'Natural' retains ambiguous regulatory status

By Shane Starling from Dusseldorf

- Last updated on GMT

Related tags: Natural ingredients, Food, Nutrition

Natural ingredients are undefined in almost all global
jurisdictions and no resolution is in sight for a category gaining
attention as consumers turn away from the synthetic production of
foods and beverages and the ingredients used in them.

This was the general consensus of the Natural Ingredients Symposium 2008 held in Dusseldorf this week where industry and academia debated this topic and others. Chairing the second and final day, Dr Landry Le Chevanton, global regualtory affairs manager manager at DSM Nutritional Products, gave a presentation that highlighted the regulatory uncertainty surrounding a group of ingredients that included functional nutrients such as herbal extracts, flavours and fragrances. Defining natural "There is guidance in the area in the European Union among some member states but there is nothing uniform,"​ Le Chevanton said, noting there had been many cases where food products had been forced to alter the marketing as regulators took issue with the use of terms like 'natural'. He cited the example of a ham product in France that had replaced nitrate - used to extend shelf-life - with a natural ingredient and then applied a 'natural' tag to the product marketing. The French regulator took issue with this and the product was re-branded with the 'natural' marketing removed. "If you are going to use a term like 'natural' on the label of a food item you need to be aware that safety and healthfulness cannot always be assumed, particularly when other ingredients in the product are brought into the equation,"​ he told the Symposium. A panel discussion noted there was little momentum toward a natural ingredient definition because regulators were aware of the malleability of the term and had therefore steered clear of it. "But this is not so important because consumers have their own preconceptions of what natural is and that creates value for the ingredients,"​ said Hartmut Sannecke, marketing director, of Cognis Europe Nutrition and Health. He said the most popular natural ingredients in foods and beverages were green tea, collagen, aloe vera, pomegranate, ceramides, CoQ10 and licorice. Collagen, CoQ10, aloe vera, alpha linolenic acid, gamma linolenic acid, green tea and lutein were the most popular in food supplements. However one delegate from a large flavours and fragrances supplier said he had attended the conference to see how the industry was dealing with a category that had notorious supply issues. "We have been in this business a long time but sometimes you wonder if the so-called 'extra value' of going natural is worth the risk and heavy investment that goes with it,"​ he told NutraIngredients.com. Other questioned the patenting system and the value of patents that were issued without recourse to in vitro studies or with studies conducted with extracted molecules and not entire food matrices. In the US the Food and Drug Administration (FDA) retains an ambiguous position in regard to 'natural', despite increasing pressure to define the term.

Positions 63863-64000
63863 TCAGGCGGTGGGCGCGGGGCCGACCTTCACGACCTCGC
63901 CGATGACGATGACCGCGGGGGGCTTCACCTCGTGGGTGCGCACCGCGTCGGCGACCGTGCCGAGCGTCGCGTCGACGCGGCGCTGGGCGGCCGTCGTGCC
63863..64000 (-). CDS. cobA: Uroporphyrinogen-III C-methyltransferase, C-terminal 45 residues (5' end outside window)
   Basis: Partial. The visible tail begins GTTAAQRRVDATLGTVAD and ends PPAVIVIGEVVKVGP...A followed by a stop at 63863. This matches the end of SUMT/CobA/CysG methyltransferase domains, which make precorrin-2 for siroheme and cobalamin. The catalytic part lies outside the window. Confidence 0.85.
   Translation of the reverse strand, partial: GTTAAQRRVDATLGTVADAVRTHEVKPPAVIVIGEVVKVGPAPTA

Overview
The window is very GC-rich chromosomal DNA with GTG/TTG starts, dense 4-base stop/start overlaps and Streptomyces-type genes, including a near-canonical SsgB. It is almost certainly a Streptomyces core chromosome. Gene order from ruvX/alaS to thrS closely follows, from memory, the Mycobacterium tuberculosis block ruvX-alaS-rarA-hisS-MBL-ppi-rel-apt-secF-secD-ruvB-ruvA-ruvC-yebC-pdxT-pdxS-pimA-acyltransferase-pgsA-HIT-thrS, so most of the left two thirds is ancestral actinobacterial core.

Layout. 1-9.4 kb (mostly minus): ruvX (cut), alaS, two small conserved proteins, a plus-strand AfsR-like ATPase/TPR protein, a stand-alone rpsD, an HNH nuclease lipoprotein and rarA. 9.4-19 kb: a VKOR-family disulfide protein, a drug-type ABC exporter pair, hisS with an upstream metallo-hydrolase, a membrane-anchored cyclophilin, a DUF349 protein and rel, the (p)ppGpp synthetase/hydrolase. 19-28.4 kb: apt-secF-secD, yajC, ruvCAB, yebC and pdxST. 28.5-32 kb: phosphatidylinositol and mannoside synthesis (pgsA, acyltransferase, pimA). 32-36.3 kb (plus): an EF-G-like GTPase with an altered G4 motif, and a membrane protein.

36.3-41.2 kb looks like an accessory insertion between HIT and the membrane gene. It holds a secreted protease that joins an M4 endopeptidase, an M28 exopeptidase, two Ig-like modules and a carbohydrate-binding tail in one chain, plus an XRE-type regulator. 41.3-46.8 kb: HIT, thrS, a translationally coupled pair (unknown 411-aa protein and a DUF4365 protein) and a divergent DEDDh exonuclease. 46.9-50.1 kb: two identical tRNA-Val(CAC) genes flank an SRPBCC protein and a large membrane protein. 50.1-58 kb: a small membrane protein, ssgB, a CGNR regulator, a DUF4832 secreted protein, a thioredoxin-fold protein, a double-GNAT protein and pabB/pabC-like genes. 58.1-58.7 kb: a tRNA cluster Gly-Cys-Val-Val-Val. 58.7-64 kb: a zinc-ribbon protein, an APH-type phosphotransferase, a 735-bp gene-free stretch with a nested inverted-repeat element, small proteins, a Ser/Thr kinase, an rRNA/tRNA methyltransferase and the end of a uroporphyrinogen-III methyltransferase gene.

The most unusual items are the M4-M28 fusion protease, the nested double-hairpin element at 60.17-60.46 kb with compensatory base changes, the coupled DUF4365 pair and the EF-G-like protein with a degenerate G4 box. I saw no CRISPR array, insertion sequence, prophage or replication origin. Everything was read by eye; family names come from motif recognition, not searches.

Related topics: Ingredients

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